Nursing admissions to be reduced

By Diane Buerger

NORMAL—In an effort to maintain quality and in trend with the diminishing supply of professional nurses, NIU has decided to reduce the size of undergraduate admissions for the College of Nursing.

The nursing reductions were discussed at the Board of Regents Academic and Student Affairs Committee meeting Wednesday in Normal.

The enrollment reduction will include the admission of 200 students per year rather than 260 students. The reduction includes 30 nursing students and 30 professional nurses.

NIU Provost Kendall Baker said, “We are going to maintain quality by reducing the number of students going into the program.”

Baker said the reduction in demand of students pursuing nursing careers is due to the national problems of AIDS and low salaries in the nursing field. Most of the higher salaries available in nursing are in management positions.

Regent Clara Fitzpatrick said, “I guess nursing is becoming very much like teaching in that there is such a shortage.”

Baker said that women are not attracted to nursing as in the past because of the greater number of careers and departments open to them.

Other program reviews discussed included the recommendations for the deletion of two business and education programs.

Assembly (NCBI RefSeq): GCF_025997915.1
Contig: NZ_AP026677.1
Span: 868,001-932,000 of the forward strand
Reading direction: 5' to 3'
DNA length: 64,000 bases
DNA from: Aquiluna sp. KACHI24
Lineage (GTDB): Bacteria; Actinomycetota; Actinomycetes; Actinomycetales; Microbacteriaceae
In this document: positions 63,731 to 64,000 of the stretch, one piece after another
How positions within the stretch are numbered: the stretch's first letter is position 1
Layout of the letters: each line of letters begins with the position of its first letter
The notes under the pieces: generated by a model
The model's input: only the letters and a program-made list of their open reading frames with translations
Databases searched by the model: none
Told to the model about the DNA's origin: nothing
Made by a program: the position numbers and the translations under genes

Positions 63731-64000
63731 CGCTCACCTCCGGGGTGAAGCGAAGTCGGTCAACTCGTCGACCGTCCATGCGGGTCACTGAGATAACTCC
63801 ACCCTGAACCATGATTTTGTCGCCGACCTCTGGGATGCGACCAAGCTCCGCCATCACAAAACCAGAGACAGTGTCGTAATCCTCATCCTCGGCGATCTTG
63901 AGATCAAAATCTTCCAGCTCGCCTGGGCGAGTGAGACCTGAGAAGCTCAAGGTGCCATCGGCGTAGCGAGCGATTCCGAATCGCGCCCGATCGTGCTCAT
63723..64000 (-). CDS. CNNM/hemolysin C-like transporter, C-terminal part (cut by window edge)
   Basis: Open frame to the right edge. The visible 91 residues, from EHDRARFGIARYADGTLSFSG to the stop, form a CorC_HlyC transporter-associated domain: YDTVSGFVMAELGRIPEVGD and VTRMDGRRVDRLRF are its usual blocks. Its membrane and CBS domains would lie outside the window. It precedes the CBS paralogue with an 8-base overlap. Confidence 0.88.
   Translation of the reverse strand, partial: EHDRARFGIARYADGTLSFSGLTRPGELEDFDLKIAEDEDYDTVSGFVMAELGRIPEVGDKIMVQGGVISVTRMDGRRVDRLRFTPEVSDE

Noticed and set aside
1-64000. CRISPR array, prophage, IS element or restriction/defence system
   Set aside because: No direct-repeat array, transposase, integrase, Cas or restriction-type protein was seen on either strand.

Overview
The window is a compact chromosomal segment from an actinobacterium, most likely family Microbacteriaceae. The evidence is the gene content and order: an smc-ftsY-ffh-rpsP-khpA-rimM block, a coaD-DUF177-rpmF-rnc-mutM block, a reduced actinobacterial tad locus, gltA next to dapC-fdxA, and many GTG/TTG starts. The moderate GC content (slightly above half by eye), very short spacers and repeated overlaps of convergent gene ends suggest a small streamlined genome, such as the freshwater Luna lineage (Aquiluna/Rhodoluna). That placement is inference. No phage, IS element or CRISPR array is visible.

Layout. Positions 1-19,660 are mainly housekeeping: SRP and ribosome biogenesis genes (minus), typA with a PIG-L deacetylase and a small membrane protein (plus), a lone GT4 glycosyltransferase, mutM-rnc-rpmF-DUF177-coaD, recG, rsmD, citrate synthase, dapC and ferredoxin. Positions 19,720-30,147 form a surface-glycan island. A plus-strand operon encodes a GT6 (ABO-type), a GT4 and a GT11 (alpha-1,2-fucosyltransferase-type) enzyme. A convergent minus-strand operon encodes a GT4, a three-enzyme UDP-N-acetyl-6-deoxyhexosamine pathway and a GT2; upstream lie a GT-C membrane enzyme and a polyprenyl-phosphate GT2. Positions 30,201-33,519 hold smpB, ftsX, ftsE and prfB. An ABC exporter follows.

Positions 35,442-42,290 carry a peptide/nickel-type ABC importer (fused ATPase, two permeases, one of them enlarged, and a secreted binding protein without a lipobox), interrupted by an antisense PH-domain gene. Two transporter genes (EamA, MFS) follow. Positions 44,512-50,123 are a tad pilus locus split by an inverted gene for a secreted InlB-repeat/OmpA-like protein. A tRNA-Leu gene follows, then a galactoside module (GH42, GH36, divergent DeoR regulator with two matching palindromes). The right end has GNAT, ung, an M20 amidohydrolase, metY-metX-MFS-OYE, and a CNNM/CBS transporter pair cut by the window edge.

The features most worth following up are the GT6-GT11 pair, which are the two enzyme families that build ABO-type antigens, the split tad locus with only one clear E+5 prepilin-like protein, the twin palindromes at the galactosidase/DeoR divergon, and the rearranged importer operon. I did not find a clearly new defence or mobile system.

Baker said, “Suspending the program means not enrolling students for the time being, until there is increased student demand. We are recommending the deletion of programs because the College of Business has decided that is not in their mission and (not) what they want to emphasize.”

Student demand has increased in the more technical areas of the business curriculum, such as computer simulations and applications, Baker said.

Assistant Provost Lynne Waldeland said NIU has decided to continue the masters of science degree in education and the masters degree in business education programs. The College of Business has seen increased enrollment and interest in the managment information systems and computer science curricula, she said.

Regent Sylvia Nichols expressed the need for a sexual harassment survey on the NIU, Illinois State University and Sangamon State University campuses and proposed that one be used similar to that developed by the University of Illinois at Urbana-Champaign.

The 32-item survey was conducted at U of I in Feb. 1987. The survey would be conducted at all three Regency schools but would be personalized for each campus, using the U of I survey as a basis. It would be conducted through the Affirmative Action Offices of all three schools and the population sample would be determined later.

Waldeland and Baker said that NIU Affirmative Action Director Marilyn Monteiro has not received the survey information yet.

Currently, Southern Illinois University is developing a similar survey for their campus at Carbondale.

Baker also discussed the expansion of the CHANCE program in the fall of 1989 as part of the increased access and retention for minorities.

“What we are involving is not a so-called second year of CHANCE which is what everybody is always talking about. What we are talking about is perhaps a second year of the program in terms of what we have,” Baker said.

Baker said the program would be developed for more than two years and would make services available throughout the students’ entire college career.

Students currently enrolled in the CHANCE program are monitored only during their freshman year.